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J Vasc Surg. 2016 May;63(5):1208-15. doi: 10.1016/j.jvs.2015.11.035. Epub 2016 Jan 24.

Standard off-the-shelf versus custom-made multibranched thoracoabdominal aortic stent grafts.

Author information

1
Division of Vascular and Endovascular Surgery, University of California, San Francisco, San Francisco, Calif. Electronic address: charlene.fernandez@ucsf.edu.
2
Division of Vascular and Endovascular Surgery, University of California, San Francisco, San Francisco, Calif.

Abstract

OBJECTIVE:

The complex aortic branch anatomy in thoracoabdominal aortic aneurysms (TAAAs) and pararenal aortic aneurysms (PRAAs) presents a challenge for endovascular repair. The multibranched endovascular device has durable midterm results with use of a custom branch stent graft (CSG) configuration. The midterm results with use of the standard branch stent graft (SSG) configuration are unknown, but it has the advantage of off-the-shelf technology. The goal of this study was to compare the midterm outcomes of CSG and SSG multibranched endovascular devices.

METHODS:

From July 2005 to September 2014, 133 patients underwent elective endovascular repair of TAAA and PRAA in a prospective trial. Beginning in December 2008, SSGs were used in those with suitable anatomy.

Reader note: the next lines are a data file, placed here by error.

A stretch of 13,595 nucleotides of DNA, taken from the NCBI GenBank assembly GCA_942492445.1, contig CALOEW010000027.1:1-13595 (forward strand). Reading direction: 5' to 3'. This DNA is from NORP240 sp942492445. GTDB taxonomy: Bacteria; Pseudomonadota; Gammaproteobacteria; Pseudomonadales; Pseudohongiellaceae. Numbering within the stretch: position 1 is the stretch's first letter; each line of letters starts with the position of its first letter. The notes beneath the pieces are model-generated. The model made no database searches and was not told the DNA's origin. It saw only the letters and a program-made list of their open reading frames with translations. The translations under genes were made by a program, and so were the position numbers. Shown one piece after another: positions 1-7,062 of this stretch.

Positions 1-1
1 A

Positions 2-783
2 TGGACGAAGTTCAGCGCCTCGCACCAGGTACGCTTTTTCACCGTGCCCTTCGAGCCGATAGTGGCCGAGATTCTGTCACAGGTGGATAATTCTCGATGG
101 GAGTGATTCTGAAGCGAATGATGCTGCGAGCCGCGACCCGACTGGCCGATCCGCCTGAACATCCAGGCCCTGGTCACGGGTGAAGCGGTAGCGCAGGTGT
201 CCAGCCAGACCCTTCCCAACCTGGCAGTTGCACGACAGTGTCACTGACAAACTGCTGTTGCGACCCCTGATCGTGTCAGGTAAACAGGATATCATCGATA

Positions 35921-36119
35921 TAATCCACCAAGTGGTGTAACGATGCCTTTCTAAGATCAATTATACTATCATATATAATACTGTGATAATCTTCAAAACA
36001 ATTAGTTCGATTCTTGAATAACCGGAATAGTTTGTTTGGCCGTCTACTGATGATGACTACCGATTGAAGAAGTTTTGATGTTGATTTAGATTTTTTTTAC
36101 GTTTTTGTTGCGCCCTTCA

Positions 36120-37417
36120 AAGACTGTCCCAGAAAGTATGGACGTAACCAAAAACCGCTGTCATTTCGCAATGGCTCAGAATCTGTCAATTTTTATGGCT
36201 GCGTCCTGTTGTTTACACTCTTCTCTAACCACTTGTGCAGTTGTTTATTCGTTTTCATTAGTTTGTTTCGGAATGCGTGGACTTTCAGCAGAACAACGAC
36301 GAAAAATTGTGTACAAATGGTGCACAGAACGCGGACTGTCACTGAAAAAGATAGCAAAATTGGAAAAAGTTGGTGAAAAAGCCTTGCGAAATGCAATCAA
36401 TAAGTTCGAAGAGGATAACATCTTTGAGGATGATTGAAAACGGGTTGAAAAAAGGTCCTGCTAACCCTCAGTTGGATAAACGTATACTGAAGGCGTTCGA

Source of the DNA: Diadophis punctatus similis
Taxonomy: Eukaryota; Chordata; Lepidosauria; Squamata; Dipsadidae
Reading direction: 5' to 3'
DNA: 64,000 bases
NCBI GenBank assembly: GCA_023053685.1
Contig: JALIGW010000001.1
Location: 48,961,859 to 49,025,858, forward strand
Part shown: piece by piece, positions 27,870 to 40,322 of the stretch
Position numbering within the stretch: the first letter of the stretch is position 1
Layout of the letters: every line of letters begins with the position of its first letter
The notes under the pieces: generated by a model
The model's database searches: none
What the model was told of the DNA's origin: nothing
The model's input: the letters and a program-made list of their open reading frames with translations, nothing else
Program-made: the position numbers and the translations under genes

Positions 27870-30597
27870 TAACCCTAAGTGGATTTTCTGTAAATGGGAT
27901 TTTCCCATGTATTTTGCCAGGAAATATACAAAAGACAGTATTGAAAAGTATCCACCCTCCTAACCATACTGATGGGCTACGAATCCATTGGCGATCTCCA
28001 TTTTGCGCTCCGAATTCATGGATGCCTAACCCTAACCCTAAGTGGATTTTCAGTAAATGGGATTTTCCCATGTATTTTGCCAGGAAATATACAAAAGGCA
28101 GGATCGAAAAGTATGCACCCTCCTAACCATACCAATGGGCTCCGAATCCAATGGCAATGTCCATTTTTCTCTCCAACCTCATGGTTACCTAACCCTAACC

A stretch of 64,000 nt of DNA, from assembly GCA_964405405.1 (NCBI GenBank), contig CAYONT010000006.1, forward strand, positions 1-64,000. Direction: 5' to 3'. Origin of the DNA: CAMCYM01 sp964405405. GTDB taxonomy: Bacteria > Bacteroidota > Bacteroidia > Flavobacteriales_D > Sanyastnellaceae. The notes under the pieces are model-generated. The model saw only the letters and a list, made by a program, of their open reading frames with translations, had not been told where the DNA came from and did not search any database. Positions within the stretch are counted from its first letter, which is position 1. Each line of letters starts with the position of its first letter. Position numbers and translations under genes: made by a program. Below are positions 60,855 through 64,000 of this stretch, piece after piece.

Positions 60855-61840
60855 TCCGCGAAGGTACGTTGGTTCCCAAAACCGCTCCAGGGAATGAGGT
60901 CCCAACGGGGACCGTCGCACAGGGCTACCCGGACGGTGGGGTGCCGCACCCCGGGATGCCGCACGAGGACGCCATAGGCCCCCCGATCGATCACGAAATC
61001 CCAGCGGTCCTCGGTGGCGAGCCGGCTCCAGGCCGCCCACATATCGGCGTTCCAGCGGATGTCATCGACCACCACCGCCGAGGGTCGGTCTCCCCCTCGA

RESULTS:

Fifty patients (mean age, 71 ± 7 years; 11 women [22%]) were treated using SSGs, and 83 patients (mean age, 74 ± 9 years; 22 women [26.5%]) underwent repair using CSGs. The SSG and CSG groups were similar with regard to aneurysm size, aneurysm extent, and medical comorbidities, with the sole exception of lung disease, which was more common in the SSG group. All stent grafts were deployed as intended, with no conversions to open repair. Mean ± standard deviation follow-up (days) was 694 ± 525 for the SSG group and 942 ± 764 for the CSG group (P = .045). There were no significant differences in aneurysm-related death, renal failure requiring dialysis, stroke, endoleak, visceral or renal branch occlusion, lower extremity weakness, or reintervention (P > .05 for each). The volume of contrast material was significantly lower in those with SSGs compared with CSGs (P = .016), but there were no significant differences in operative or fluoroscopy times. Time to treatment (days from consent to surgery) was significantly lower in SSG patients compared with CSG patients (P = .01).

CONCLUSIONS:

For patients with suitable anatomy, the use of SSGs for TAAA and PRAA repair results in significantly shorter wait times to surgery and is as safe, effective, and durable in the midterm compared with CSGs.

PMID:
26817612
DOI:
10.1016/j.jvs.2015.11.035
[Indexed for MEDLINE]
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